For the last several years, the LaunchPad program has partnered with two programs under the Center for Court Innovation, Legal Hand to provide legal advice in the areas of consumer debt, family law, housing, and benefits, and the Red Hook Community Justice Center to assist tenants with Housing Part Actions and non-payment cases. All programs are working to be responsive to legal challenges arising from the pandemic, including particular legal needs and the challenges of providing remote services.

For more information about the LaunchPad for Justice program, take a look at our video, and visit our site. 

Meet the Class of 2021 LaunchPad for Justice Fellows!

Natasia DaSilva ’21
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Before law school, Natasia DaSilva worked as a legal assistant in personal injury, real estate, and insurance defense.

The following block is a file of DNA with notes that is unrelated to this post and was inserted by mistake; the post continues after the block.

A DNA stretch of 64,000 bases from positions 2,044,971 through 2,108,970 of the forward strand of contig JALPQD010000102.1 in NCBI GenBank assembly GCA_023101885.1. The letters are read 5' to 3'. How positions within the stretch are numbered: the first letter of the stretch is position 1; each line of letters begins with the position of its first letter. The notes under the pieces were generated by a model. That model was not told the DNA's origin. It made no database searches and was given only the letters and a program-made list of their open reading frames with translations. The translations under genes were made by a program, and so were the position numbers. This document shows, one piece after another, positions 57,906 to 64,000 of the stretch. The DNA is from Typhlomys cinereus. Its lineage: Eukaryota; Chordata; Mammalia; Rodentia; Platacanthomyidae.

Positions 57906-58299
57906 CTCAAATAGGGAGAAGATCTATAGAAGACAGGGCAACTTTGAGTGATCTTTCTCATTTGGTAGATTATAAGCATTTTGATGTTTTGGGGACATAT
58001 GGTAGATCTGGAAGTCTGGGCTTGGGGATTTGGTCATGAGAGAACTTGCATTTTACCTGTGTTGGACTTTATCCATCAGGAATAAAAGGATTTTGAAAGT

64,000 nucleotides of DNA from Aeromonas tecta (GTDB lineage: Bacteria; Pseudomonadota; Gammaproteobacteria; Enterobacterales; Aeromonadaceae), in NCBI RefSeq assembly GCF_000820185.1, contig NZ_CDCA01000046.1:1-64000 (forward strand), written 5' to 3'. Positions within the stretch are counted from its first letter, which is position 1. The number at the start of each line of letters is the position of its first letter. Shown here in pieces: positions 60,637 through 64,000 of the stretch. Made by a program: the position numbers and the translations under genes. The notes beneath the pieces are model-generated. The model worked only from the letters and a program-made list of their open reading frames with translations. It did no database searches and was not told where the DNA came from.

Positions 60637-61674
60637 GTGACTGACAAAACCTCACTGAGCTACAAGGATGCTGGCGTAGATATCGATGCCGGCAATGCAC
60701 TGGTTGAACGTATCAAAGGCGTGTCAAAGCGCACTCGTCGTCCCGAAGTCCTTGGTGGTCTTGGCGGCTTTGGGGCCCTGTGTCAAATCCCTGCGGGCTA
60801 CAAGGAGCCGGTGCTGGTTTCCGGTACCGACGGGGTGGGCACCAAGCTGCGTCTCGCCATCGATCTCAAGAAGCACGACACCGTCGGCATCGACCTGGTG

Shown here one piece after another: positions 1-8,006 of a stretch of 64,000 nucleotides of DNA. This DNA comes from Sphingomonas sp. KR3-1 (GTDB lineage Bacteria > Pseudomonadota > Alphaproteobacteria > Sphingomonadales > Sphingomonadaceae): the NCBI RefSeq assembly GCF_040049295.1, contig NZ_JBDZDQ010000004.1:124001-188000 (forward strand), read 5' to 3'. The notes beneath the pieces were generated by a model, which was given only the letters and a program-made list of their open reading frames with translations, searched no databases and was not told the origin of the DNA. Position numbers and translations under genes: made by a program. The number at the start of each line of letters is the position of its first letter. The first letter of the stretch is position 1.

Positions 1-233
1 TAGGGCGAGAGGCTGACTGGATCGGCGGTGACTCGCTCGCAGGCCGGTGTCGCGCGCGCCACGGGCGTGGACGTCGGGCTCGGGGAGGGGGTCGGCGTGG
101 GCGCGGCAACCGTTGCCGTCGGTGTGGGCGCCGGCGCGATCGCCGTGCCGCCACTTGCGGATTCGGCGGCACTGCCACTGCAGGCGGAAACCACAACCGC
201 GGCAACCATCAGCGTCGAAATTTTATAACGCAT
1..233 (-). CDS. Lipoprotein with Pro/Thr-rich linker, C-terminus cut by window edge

During law school, she primarily focused on asylum work and participated in CUNY Law’s Mediation Clinic. Natasia is interested in pursuing immigration or housing law in the future.

Email | LinkedIn

Maya Demianczuk ’21
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Maya Demianczuk believes the cornerstone to legal reform is expanded legal representation to underserved communities and has spent her law school career working in the areas of corporate accountability and immigration justice.

Maya worked in the Creating Law Enforcement and Responsibility Legal Clinic this last year with individuals unjustly targeted by the U.S. national security apparatus.

In 2020, Maya was awarded the Sorensen Fellowship for her commitment to social justice. Prior to law school, she worked as an archivist in Ukraine as part of a transitional justice initiative. Maya is excited to work with LaunchPad to Justice in its efforts to broaden legal representation.